“I started having to call the FBI about receiving death threats on the Facebook page,” Myers told dvm360. She now curates her Facebook page much more vigilantly than she did before. “I can't understand how someone can be so rabidly attached to a television show that they are irrational, violent and self-centered, and yet that's overwhelmingly the tone of his supporters. It was really shocking,” she says.

As threats started coming in, Myers looked online for guidance on how to protect herself. “Anything involving death threats goes to the FBI,” she says. “Anything made over the Internet goes to the federal cybercrimes site. Any threat involving violence or harassment should be reported to your local sheriff or police-and if your state has one, to the state-level cybercrimes division as well.”

Online Safety: What you need to know

The time to think about cyberharassment of your veterinary clinic is before it starts.

Having an online presence is an important part of running a business. Your website and social media accounts offer a peek into your practice-and that personal connection is important to clients. But what do you do when something goes wrong and you find yourself flooded by negative Facebook comments, tweets, emails or even threats of violence? Click here for Internet safety tips from Parry Aftab, JD, Internet security lawyer and founder of wiredsafety.org.


Threats on Facebook are handled by Facebook, Myers continues, while Twitter has its own tools and protocol. Anything emailed gets reported to the Internet service provider and email provider. “Hate speech-anything about religion, sexuality or gender-goes to a whole different bevy of agencies,” Myers says.

One of the difficult parts of moderating the online activity is determining which threats are credible and sending that information to the appropriate agency based on the content, Myers says. She has learned that a threat is deemed credible if it contains anything indicating the person actually knows her physical routine or expresses specific intent to harm her family. “I have to read all the posts on the Facebook page, listen to all the voicemail messages, read all the emails, check for tweets, scroll through the comments on change.org,” she says.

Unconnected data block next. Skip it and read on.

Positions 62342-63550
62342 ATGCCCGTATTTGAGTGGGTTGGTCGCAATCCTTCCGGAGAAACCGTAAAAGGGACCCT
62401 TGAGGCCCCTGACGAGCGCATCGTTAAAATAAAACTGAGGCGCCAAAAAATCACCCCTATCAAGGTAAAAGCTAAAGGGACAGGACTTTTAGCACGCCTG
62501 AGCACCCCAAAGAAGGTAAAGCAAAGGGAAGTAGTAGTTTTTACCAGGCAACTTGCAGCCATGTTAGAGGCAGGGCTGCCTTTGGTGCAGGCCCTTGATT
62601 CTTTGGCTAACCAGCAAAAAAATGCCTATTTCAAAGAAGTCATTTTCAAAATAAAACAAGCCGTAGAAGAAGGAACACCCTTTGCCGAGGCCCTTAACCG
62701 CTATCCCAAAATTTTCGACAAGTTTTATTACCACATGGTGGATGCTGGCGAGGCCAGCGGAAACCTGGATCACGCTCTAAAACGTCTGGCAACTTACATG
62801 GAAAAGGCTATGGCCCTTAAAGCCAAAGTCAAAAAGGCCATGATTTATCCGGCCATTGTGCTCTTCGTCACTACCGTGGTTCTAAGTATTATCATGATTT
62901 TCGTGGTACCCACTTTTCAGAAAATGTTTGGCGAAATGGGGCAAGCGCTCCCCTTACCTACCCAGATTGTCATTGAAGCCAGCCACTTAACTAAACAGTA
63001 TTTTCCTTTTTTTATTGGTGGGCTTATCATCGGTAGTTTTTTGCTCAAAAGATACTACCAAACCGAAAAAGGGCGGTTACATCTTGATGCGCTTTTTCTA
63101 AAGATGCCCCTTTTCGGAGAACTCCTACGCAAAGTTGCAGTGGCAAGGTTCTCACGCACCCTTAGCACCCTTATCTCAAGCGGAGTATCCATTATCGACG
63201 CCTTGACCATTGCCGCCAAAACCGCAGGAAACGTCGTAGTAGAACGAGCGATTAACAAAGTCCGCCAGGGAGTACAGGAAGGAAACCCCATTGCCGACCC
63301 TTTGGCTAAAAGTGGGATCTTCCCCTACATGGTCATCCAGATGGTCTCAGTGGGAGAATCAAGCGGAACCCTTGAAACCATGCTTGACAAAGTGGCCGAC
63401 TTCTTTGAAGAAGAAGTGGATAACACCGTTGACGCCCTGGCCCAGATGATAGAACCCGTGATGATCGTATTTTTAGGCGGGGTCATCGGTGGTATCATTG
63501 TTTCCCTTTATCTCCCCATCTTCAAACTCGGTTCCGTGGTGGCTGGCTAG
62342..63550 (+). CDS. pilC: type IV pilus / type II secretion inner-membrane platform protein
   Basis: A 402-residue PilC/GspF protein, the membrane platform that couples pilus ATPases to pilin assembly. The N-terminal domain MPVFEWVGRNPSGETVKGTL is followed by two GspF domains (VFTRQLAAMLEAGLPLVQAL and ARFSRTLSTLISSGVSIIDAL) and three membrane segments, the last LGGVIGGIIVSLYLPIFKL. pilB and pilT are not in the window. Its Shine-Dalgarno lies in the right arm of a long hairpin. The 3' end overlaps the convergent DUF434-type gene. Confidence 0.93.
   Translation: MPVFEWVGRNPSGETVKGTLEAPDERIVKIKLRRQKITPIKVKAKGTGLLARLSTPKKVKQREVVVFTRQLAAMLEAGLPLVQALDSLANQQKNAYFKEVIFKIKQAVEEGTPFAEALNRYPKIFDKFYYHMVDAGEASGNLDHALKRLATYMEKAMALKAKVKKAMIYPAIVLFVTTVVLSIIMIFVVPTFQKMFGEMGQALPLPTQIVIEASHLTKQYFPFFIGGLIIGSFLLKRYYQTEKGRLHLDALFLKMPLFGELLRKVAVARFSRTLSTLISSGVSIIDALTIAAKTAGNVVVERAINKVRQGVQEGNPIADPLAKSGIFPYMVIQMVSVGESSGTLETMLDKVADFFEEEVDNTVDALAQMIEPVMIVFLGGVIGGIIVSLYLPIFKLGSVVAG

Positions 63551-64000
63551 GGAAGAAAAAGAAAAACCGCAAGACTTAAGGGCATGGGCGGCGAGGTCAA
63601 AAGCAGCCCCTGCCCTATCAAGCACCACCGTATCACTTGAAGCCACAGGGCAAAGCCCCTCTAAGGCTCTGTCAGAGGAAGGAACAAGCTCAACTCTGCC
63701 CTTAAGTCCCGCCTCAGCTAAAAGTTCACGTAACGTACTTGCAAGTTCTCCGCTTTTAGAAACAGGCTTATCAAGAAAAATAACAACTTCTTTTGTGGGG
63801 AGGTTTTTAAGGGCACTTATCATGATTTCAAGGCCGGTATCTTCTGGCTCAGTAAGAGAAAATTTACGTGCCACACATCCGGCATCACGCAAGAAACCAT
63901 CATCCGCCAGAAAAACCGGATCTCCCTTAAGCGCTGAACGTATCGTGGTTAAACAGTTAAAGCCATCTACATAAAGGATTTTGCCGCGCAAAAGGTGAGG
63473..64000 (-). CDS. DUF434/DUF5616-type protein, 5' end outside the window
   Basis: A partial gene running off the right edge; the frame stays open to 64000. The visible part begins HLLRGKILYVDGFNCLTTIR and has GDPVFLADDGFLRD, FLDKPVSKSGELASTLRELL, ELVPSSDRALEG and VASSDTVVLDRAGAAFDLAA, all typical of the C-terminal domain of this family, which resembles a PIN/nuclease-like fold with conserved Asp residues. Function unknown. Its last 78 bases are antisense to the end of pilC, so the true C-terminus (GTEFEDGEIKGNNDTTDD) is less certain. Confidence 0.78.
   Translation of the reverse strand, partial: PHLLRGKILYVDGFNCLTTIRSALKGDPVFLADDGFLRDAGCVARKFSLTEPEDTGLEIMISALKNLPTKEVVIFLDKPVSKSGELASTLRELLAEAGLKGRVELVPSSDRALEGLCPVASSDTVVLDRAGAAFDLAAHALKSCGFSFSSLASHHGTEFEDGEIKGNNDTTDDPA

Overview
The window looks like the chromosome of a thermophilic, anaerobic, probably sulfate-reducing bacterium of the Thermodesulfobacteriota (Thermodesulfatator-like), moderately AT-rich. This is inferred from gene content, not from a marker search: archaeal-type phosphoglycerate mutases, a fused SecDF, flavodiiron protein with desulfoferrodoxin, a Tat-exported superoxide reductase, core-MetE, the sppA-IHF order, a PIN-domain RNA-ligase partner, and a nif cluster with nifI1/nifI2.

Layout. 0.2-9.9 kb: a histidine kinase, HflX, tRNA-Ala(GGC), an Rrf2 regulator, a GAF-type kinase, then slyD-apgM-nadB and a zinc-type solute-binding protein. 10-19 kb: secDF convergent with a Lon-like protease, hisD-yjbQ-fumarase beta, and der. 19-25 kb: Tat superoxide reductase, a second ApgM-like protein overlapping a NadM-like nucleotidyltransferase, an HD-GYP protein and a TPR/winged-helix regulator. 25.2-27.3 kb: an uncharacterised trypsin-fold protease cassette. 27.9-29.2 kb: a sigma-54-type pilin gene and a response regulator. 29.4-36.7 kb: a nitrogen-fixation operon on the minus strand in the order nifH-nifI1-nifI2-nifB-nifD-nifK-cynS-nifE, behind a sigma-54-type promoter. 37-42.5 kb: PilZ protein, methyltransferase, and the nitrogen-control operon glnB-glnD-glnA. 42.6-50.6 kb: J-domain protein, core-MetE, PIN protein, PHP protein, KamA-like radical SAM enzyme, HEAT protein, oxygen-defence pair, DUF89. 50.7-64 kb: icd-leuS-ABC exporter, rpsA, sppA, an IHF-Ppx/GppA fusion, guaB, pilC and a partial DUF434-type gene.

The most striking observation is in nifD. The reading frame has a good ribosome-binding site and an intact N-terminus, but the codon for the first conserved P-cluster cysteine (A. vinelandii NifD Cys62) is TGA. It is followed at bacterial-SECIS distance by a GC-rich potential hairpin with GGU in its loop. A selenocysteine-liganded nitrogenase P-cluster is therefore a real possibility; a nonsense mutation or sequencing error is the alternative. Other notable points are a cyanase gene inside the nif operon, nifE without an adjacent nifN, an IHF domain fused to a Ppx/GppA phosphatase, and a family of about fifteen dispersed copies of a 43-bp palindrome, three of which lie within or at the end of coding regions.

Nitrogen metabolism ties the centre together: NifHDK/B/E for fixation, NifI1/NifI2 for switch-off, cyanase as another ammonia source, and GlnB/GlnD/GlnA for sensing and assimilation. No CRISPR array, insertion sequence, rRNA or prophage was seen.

In addition to obvious concerns surrounding her family's safety and the time and energy required to monitor the situation, Myers is concerned about the reputation of veterinary medicine. “Is this the general tenor of the attitude of people toward veterinary medicine that's being cultivated by this show?” she asks. “Not that they're being vulgar and vindictive and violent toward me as a person, because they don't know me any more than I know Dr. Pol. My complaint has nothing to do with him as a person. The danger that I sense there is not toward me personally, but to the profession as whole.”

Additional actions

Pol filed an appeal through his lawyer in the Michigan Court of Appeals in mid-May seeking to reverse the disciplinary subcommittee meeting's ruling in which he was ordered to pay a $500 fine, placed on probation for one year, and ordered to take CE courses on intravenous fluids, anesthesia and emergency and critical care. Pol can also have no other violations of the health code while on probation, says Michael Loepp, communications representative with the Michigan Department of Licensing and Regulatory Affairs.

Pol's publicist, Nancy McCarty Iannios, told dvm360 that the appeal had been filed to “correct the injustice exhibited by the Board of Veterinary Medicine's decision,” and that a libel lawsuit had not yet been filed against Myers. “Dr. Myers has only been notified about our concerns regarding her statements, and we are hopeful she will contact Dr. Pol's legal counsel to resolve our concerns,” she says.